This anti-shareholder view is not new for Andreesen. In a blog post from 2009, he argues that dual-class shares are OK when “the controlling Class B shareholders have a commitment to treat Class A shareholders fairly and equally in all respects other than voting power.” Yeah, that’s realistic. In his list of nine factors that can work against the almighty founder-CEO’s quest to create a “long-term franchise” he lists “hedge funds aggressively short-term buying and shorting stocks for the quick pop, and often spreading malicious and untrue rumors along the way” and financial journalists who might “write all kinds of nonsense.” ROTFLMFAO. If a CEO can’t handle facts of business as usual like short sellers and negative press, then there is no chance for a long-term franchise!
In the other Journal article Ben Horowitz (the other half of Andreesen Horowitz) recalls encounters with an “activist investor” when he was the 35-year-old founder and CEO of Loudcloud. “She started this campaign to force the board to remove me so we would sell the company for $10 a share. She would go to shareholder meetings, call sell-side analysts and send letters to the board,” he laments. The journalist does not identify the investor, but one can assume this was not an institutional investor advocating for change in a programatic way. It was some vocal individual, perhaps a smart individual, but one person all the same. That’s the price of going public Ben. Live with it.
In our economy, venture capital firms, investment banks, private equity firms have valuable specialist roles to play. No one would argue that Morgan Stanley should prowl the garages in Silicon Valley to fund the next big thing. Venture capitalists like Andreesen and Horowitz should stay in their start-up sandboxes and understand that being a public company is a privilege and with that privilege come expectations for performance and that founder-CEOs in particular need checks and balances.
Demand for social media companies, however, has resulted in several IPOs with multi-class stock and founders who retain voting control. According to the Journal, 14% of tech IPOs in the last two years have at least two classes of stock — most notably, Facebook, LinkedIn, Groupon and Zynga.
Update: Felix Salmon at Reuters also takes a look at Andreesen’s comments and notes that Andreesen “has a level of access to management and corporate information that most public shareholders can only dream of. If he likes that system, maybe he should start thinking about how to port it over to public companies, as well.”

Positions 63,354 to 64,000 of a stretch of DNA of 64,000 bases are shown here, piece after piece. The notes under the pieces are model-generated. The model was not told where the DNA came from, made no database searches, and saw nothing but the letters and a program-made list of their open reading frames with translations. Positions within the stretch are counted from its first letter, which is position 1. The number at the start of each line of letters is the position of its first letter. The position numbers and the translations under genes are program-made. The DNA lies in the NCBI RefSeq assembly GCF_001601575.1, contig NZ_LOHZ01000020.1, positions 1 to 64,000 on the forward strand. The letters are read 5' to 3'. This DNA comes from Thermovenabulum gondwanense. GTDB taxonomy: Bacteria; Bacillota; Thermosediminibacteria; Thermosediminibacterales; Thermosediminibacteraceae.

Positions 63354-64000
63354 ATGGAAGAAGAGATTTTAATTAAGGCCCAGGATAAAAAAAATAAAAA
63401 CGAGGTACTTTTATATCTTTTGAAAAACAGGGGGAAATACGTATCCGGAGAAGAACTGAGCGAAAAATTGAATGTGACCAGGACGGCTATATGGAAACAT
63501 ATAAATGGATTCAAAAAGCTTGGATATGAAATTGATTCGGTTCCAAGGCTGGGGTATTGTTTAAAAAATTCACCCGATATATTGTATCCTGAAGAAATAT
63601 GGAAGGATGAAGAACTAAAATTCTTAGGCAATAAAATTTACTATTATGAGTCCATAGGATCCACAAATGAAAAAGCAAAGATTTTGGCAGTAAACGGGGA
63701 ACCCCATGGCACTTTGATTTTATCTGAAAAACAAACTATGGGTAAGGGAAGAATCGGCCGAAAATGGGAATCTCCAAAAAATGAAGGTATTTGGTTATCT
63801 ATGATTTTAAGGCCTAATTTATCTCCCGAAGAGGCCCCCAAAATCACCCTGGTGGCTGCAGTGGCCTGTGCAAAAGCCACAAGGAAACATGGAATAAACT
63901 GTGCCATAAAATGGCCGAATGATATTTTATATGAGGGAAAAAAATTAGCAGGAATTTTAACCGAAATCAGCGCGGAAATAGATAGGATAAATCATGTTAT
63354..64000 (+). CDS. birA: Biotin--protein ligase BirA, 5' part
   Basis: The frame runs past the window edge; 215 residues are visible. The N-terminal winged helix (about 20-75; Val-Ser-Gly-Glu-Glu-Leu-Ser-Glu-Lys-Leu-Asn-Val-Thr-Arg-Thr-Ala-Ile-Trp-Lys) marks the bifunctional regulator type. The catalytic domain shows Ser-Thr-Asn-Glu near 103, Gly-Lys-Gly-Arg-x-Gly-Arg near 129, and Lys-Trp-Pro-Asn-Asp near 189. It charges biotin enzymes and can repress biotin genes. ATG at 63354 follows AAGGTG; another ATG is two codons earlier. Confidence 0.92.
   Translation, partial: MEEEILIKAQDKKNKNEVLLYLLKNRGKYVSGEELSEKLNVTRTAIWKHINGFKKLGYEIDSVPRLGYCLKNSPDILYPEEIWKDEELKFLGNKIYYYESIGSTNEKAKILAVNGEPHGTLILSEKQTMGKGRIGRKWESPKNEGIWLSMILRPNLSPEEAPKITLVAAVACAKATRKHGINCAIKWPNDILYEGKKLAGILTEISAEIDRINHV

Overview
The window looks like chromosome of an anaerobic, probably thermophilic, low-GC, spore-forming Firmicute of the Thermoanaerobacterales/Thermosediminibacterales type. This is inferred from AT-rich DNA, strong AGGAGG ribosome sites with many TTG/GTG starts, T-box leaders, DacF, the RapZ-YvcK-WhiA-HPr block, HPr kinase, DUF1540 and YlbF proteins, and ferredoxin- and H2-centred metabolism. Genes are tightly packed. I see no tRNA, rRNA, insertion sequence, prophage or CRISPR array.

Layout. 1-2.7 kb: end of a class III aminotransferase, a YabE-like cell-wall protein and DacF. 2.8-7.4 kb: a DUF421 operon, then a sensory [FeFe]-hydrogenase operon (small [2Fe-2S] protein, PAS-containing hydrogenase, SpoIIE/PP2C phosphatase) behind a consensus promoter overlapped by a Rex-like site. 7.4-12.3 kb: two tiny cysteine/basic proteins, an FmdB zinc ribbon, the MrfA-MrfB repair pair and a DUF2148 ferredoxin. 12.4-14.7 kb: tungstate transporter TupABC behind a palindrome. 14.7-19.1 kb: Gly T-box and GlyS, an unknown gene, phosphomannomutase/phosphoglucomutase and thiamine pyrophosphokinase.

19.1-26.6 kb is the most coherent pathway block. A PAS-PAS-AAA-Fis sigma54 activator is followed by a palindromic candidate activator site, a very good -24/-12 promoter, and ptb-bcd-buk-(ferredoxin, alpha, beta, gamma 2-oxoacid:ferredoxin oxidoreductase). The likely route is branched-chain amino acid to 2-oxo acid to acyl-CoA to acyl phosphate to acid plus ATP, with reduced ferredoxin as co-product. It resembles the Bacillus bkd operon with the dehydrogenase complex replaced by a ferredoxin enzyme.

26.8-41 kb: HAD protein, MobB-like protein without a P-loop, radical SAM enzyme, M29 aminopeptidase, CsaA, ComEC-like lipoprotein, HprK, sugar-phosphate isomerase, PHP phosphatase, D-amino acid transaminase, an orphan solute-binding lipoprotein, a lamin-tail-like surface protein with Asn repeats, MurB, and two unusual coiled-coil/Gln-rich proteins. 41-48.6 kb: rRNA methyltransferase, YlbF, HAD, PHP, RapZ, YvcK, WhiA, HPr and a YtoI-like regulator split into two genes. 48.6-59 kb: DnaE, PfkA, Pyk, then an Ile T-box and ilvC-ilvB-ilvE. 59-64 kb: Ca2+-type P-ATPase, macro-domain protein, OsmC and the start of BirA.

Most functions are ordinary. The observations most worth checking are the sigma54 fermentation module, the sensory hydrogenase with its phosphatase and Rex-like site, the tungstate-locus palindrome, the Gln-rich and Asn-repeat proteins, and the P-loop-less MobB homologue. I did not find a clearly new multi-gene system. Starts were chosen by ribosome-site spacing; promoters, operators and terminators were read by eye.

At the Wall Street Journal‘s recent CFO Network Conference, Glenn Hutchins, CEO of PE firm Silver Lake, said the expectations of analysts and shareholders created resistance for companies wanting to invest in new businesses and technologies. CFOs, he said, find it hard to make transformative investments because “making a short-term diminution for the purpose of a long-term gain is very difficult to do” in the equity markets. Pardon me, but bullshit.
If companies feel constrained by short-term expectations, it is their own fault. If a CEO/CFO wants to focus on long term and get shareholder support for a series of large investments, he/she needs have a sound strategy and get to work selling it to investors, analysts, journalists and the board. Stop giving earnings guidance and start talking about the long view, your growth plan and how investments will pay off. Make sure employees understand and buy into the strategy.
The problem Hutchins identifies is not with the markets, but with management and their lack of the vision thing. There is a difference between setting financial objectives and creating the strategy that leads to growth. Investors will buy into a solid strategy — just ask Amazon, ExxonMobil, drug companies, Apple, and others known for heavy capital expenditures and R&D.
If a company is getting pressure from shareholders they have a communications breakdown or a strategy breakdown. Don’t shoot the messengers, Mr. Hutchins. Oh, and is it surprising that an LBO firm might be making an argument for the benefits of being a private company?
Silver Lake and Mr. Hutchins have been very active on the media front recently. A live interview with Charlie Rose and opinion piece in the FT cover his views on the economy, the deficit, education, innovation, and other macro issues. Is a run for political office in the works? You heard it here first.